I wish that the Church was as tight knit and conspiratorial as movie makers and those in the media at times make it appear. I don’t even know what is happening at the next parish over let alone in Cleveland. I love having priest friends over and asking them, “What’s going on up north of 303? I haven’t heard any rumors lately.”
We occasionally get an Email from “downtown” informing us of important events. There is a thing called the “Diocesan Memorandum” that anybody who wants can sign up for. We have district meetings at which some information is disseminated with varying degrees of success. When something really big happens we might be Emailed a letter to be read at all Masses (and hopefully the pastor complies.) But really, your typical priest is going to find out about goings on in the Church the same way you do . . . when he reads it in the paper or internet.
It may be true that newspapers are slowly becoming the buggy whips of the news industry but I miss our diocesan newspaper (which had the coolest name EVER: The Catholic Universe Bulletin. If anything was going on and news needed to get out, there was the paper. “The Bishop says right here on page four . . .” Certainly not everybody read it, but enough did to get a message out. (And really, our paper was not well used in a manner that made it overly relevant but that is another story.)
Every now and then we have a magazine that comes out now that is more catechetical in nature. And that is great for catechetics. We also have a (completely non-navigable) diocesan website that, if you want to see what is on the Bishops mind, you can waste an afternoon trying to find his words. (They are working on it thank goodness.) But we don’t really have anything that is pro-active. (I hate that phrase.) Just because we issue a statement does not mean that anyone will print it or your average Catholic will bother to go online to try to search out the diocesan reaction to any particular story out there.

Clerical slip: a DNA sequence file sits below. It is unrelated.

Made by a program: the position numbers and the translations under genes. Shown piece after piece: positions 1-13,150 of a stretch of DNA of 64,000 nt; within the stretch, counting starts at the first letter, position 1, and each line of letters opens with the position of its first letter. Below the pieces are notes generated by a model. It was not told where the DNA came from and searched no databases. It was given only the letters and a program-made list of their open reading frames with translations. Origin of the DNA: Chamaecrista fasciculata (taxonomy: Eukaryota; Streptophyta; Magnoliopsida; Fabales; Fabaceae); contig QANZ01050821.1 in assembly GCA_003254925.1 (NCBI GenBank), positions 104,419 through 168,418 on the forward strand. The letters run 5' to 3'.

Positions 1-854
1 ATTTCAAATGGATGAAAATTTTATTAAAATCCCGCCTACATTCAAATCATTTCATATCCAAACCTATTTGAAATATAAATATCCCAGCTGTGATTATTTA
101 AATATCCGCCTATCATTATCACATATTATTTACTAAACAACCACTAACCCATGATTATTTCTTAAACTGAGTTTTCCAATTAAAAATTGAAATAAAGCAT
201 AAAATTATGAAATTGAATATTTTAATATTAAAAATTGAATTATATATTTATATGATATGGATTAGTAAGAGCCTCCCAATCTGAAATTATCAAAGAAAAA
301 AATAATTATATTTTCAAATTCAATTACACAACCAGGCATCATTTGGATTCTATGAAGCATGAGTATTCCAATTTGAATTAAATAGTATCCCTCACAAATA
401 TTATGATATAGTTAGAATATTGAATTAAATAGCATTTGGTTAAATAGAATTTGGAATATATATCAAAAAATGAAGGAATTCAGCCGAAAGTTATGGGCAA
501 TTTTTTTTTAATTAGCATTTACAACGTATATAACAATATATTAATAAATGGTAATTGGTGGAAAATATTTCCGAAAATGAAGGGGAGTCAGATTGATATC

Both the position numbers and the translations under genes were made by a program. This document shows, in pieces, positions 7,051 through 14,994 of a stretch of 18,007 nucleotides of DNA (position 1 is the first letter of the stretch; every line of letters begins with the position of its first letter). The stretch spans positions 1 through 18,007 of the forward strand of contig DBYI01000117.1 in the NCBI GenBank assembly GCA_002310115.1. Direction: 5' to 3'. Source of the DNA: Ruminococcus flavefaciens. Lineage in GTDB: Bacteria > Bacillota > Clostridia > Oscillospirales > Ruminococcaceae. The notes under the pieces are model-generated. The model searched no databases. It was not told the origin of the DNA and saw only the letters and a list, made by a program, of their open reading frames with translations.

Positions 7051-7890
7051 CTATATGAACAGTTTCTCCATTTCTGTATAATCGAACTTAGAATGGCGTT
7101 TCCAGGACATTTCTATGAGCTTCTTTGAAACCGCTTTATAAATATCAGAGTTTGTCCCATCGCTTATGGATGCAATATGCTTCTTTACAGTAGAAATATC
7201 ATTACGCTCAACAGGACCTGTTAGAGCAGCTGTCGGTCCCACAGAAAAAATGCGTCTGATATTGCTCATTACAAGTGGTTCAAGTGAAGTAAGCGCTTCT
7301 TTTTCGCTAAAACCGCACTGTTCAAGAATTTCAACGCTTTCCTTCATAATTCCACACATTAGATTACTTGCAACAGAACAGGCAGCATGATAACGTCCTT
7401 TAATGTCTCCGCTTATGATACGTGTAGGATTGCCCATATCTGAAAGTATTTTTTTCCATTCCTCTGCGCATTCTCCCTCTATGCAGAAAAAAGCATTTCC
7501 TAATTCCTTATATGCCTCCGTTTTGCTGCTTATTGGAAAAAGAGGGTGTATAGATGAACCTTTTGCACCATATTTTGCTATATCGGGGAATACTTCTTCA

Maybe this is a clever tactic: better to let things fade away rather than putting fuel on the fire by making statements to which others might react. If the Bishop had a mechanism by which he could control all of the bulletins in the diocese to issue a state such as, “You heard about recent events concerning Cardinal Whosit in Rome, I would like to assure you that . . . and here’s some things we can do . . . “ who knows what delicious trouble that could get us in. I could imagine the Bishop printing something in the bulletins and a pastor countering him in a merry war. Hmmm. Maybe it is better to keep our heads low.
In the meantime I’ll continue to invite my priest friends from Cleveland down to play cards on Wednesday nights and pump them for all the Church news from up north I can get. Maybe the Medieval ways really are the best.